Maragish The first language of Felmoor. Spoken by men after the fracture. Still the primary language in certain parts of Frenyot. Common traces its roots to Maragish..
Ullish The language of spirits. Ullish is a magical language that can only convey truth, although many spirits are able to use it to mislead the unwise listener.

Ullish is automatically understood by any sentient being, but can only be spoken by beings possessed of both immense wisdom and great clarity of purpose.

Can’t be learned in any of the normal ways
Gresh It is impossible to speak Gresh without their unique physiology; it’s communicated mostly through roars, growls, clicks and sustained bass tones. They are capable of speaking at the equivalent of a conversational volume for other races, but among their own kind, the Gresh enjoy discoursing with startling loudness. Non-gresh PCs may learn to understand Gresh, but not speak it.
Quyggin Mooros taught the Quyg their complex, rapid-fire language. Most Quyg still grow up in communities where Quyggin is the primary language, although common is usually learned at an early age as well.
Stellarine The large majority of Ramaki in Felmoor speak stellarine as their primary language. As a consequence of the secretive and protective nature of Ramaki culture, it’s rare  for non-ramaki to have had much exposure to stellarine.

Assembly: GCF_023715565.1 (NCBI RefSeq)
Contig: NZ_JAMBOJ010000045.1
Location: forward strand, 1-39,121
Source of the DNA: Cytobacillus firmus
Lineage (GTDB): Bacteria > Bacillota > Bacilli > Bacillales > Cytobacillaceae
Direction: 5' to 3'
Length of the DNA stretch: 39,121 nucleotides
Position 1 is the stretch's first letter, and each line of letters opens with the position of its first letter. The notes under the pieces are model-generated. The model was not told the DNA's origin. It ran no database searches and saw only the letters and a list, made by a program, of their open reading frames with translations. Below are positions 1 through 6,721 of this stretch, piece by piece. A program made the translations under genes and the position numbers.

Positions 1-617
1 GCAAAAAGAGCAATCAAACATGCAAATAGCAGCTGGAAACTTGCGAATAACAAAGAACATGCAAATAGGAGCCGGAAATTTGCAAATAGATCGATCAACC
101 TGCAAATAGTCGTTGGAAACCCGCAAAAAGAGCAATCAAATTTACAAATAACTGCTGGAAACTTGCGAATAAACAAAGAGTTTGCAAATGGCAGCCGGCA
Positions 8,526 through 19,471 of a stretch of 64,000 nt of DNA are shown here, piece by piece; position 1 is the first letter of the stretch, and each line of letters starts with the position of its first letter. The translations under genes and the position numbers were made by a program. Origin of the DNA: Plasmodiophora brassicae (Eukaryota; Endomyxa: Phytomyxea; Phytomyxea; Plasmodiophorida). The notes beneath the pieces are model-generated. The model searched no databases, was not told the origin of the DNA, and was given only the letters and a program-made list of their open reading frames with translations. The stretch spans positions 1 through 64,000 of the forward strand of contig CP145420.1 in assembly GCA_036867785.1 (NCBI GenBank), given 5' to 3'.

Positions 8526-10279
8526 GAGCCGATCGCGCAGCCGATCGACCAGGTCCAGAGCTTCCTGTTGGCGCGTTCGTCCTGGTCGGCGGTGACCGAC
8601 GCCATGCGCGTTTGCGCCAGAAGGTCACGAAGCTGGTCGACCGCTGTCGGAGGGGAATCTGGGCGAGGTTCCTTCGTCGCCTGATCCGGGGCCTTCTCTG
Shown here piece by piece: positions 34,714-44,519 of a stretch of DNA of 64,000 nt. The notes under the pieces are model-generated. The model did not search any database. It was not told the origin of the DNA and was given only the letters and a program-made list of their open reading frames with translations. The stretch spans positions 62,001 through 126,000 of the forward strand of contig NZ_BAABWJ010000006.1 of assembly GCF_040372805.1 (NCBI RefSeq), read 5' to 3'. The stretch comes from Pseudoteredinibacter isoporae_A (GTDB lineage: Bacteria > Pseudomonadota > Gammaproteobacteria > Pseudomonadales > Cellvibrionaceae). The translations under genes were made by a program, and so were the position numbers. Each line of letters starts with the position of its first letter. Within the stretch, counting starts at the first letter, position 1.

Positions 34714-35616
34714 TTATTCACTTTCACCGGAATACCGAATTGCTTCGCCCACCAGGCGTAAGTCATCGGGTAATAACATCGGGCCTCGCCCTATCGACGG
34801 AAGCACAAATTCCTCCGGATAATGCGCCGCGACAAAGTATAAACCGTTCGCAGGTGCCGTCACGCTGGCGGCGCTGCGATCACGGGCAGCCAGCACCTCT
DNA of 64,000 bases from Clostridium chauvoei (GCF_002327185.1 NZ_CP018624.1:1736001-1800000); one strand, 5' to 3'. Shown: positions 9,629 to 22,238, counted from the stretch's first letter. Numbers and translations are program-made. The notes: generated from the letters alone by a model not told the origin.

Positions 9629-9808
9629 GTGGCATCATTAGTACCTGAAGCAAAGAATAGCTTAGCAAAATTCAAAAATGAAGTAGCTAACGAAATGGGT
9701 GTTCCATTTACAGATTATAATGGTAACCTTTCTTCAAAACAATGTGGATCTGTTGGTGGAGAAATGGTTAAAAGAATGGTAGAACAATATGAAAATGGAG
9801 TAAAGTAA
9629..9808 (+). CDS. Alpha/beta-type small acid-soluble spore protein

Adamant The first language of the dwarves. It was taught to them by Ymyry, who also taught it to many sentient and semi-sentient creatures that lurk and burrow deep below the surface.
Pelcharan The language of the secretive Pelcharans. Even more than the Ramaki, Pelcharans are very secretive and rare. Justify in backstory
Voggish The language of the giants. Justify in backstory
Starbish Argot A pidgin mix of Maragish, Common, Quyggin and even a bit of Adamant thrown in for good measure. Most closely associated with the dockyards of Starbish where it originated. It has since spread and is not spoken in a variety of communities in and around Frenyot.  
Spy Cant Secret code language used by members of Saragnor’s Special forces. Conveyed using very subtle motions of the hands, face and shifts in posture. Skilled practitioners can have a verbal conversation with someone, while simultaneously having an entirely different conversation with the same person through spy cant. Unless bystanders are highly observant, they would see nothing out of the ordinary at all.   Non-verbal.
Thieves cant Thieves cant and spy cant serve similar functions, but the former is less refined, and practiced more widely. It is essentially a democratized form non-verbal communication. For obvious reasons, rogues, assassins and conspirators of all sorts are it’s most common practitioners. Non-verbal.
Radiant The language of most Celestials. Celestials Often communicate through patterns of energy fluctuation. Ramaki can learn to “see” these fluctuations and even respond in rudimentary ways. Non-verbal. Only for Ramaki PCs